The Paris Secret
I’m always up for some good romantic suspense. I don’t care if it’s a paper book or an eBook – if it’s good, I want to read it. I had high hopes for The Paris Secret as I started it. The heroine’s voice is likable, and the setup of the story sounds like any traveler’s worst nightmare. However, a few too many over-the-top secondary characters dampened my enthusiasm.
Maya Sinclair is a rather interesting heroine. She comes from a mixed-race background of some sort, but even she does not know her true heritage. Though she mentions this fact on a few occasions during the story, it does not overwhelm the story; it’s simply who she is. Despite having just survived a nasty breakup, Maya seems comfortable in her skin. She’s upset and grieving the relationship, but you can tell she’s not completely lost and helpless over it. She still has herself even if she doesn’t have a man. As the story begins, she has cashed in the ticket for what was supposed to be a romantic getaway and is going to drown her sorrows while seeing France.
When she arrives in Paris, she learns that due to a mixup with hotel rooms, she will need to temporarily share her room with a snooty art history professor. On her first day Maya goes sightseeing with her tour group and happens to witness the art history professor struggling with a man. She tries to intervene, but the only thanks she gets for her efforts is a confrontation with the professor back at the hotel. When Maya later goes up to her room, she finds the professor dead. Due to the manner in which the professor was found, French police consider Maya a suspect and she finds herself trying to get to the bottom of the mystery while also trying to clear her name.
What ensues is quite the adventure story. As it turns out, a reporter had been in contact with the professor not long before her death and this man, Simon Gerard, takes an interest in the case – and in Maya as well. As the two try to unravel the secrets of what the professor was up to in Paris, they find themselves drawn into the world of a secret society allegedly created around artifacts given to the Black Nun of Moret, an illegitimate mixed-race daughter of Maria Theresa, Queen of France and wife of King Louis XIV. They find themselves in numerous tight spots that will have readers on the edge of their seats and, while the plot is somewhat Da Vinci Code-esque, it is not overwhelmingly so. In addition, while the romance between Maya and Simon is a little slow to get started, once it heats up, it really gets going.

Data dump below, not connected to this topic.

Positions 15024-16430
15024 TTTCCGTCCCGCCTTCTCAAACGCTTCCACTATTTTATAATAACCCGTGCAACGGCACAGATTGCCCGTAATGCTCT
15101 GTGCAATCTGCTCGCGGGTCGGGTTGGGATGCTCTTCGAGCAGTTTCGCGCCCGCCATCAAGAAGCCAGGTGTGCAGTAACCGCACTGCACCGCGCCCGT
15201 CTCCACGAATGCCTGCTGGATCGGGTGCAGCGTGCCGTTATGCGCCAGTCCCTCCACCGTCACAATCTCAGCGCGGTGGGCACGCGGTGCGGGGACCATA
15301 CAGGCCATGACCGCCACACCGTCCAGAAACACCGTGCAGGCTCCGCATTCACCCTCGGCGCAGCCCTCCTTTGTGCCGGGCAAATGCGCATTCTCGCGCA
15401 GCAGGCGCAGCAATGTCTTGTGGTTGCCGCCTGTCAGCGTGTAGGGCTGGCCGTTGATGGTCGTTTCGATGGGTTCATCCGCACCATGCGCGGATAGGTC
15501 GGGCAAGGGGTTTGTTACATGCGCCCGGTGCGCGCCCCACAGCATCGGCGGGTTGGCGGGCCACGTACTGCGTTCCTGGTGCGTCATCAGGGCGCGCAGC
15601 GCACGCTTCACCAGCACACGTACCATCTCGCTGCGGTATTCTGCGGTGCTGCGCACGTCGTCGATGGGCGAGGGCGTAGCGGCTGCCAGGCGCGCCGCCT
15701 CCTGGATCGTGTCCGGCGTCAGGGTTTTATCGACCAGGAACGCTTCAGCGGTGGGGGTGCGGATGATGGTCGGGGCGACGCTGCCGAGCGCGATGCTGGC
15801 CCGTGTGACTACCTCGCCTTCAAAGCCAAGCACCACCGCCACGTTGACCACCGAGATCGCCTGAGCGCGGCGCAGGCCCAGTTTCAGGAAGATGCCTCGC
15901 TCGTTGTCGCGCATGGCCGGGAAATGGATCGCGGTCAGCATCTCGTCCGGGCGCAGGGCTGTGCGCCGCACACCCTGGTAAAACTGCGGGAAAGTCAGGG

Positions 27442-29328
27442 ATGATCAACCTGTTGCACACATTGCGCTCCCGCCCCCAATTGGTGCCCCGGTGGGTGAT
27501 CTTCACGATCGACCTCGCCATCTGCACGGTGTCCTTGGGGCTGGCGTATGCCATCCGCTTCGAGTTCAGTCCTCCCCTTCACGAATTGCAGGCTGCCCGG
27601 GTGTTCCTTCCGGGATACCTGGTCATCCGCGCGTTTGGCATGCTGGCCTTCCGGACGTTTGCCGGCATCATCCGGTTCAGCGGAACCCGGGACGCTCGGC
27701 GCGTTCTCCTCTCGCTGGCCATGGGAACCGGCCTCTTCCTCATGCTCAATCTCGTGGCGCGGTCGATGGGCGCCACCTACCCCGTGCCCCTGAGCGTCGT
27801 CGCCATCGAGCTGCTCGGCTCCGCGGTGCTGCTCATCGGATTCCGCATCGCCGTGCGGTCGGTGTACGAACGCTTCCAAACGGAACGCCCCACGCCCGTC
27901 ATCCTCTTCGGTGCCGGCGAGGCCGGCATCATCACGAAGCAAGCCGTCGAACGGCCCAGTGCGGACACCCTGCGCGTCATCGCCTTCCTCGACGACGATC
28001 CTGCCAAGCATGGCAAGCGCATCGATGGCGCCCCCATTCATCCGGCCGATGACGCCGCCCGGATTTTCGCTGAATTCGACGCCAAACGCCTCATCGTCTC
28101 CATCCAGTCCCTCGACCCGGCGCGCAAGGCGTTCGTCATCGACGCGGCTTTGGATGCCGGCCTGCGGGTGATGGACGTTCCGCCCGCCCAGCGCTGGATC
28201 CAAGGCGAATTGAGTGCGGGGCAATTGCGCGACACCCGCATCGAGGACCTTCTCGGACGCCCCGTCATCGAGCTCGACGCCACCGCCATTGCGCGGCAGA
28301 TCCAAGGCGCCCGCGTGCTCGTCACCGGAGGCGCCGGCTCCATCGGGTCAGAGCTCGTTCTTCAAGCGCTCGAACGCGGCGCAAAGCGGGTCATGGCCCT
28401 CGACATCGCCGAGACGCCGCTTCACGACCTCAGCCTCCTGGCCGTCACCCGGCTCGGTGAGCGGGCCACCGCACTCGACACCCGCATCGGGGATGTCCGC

Even though the mystery at the heart of this book is purely fiction, the Black Nun was a real person named Louise Marie Therese, and the interplay between modern day suspense and 17th century secrets makes for a rich, fascinating story. The story of the Black Nun’s life has some poignant qualities to it and the author captured this well, allowing readers to sympathize with this long-dead woman’s story as well as connecting it to a present-day mystery.
The main weakness for me in this book lay with some of the secondary characters. Sometimes it really does not matter if secondary characters feel rather flat, especially if all they need to do is move along certain parts of the story. However, in this case, some of the characters seemed more like types rather than people. For instance, Maya befriends a gay couple on her tour. Rather than seeming like real people with interests other than their sexual orientation, they just presented as “the gay guys.” They’re not at all unlikable, but I did find their limited characterization disappointing and it also made it difficult to see why these people in particular would mean so much to Maya, especially considering that she had just met them at the begining of the action in the story.
Still, even with some of the flat supporting cast, the book is an exciting read. The romance takes a bit of a backseat for much of the book, but it’s still important to the the story, and Maya and Simon are both appealing leads. Those who enjoy plot-driven thrillers will no doubt want to try The Paris Secret. It’s not perfect, but it is enjoyable.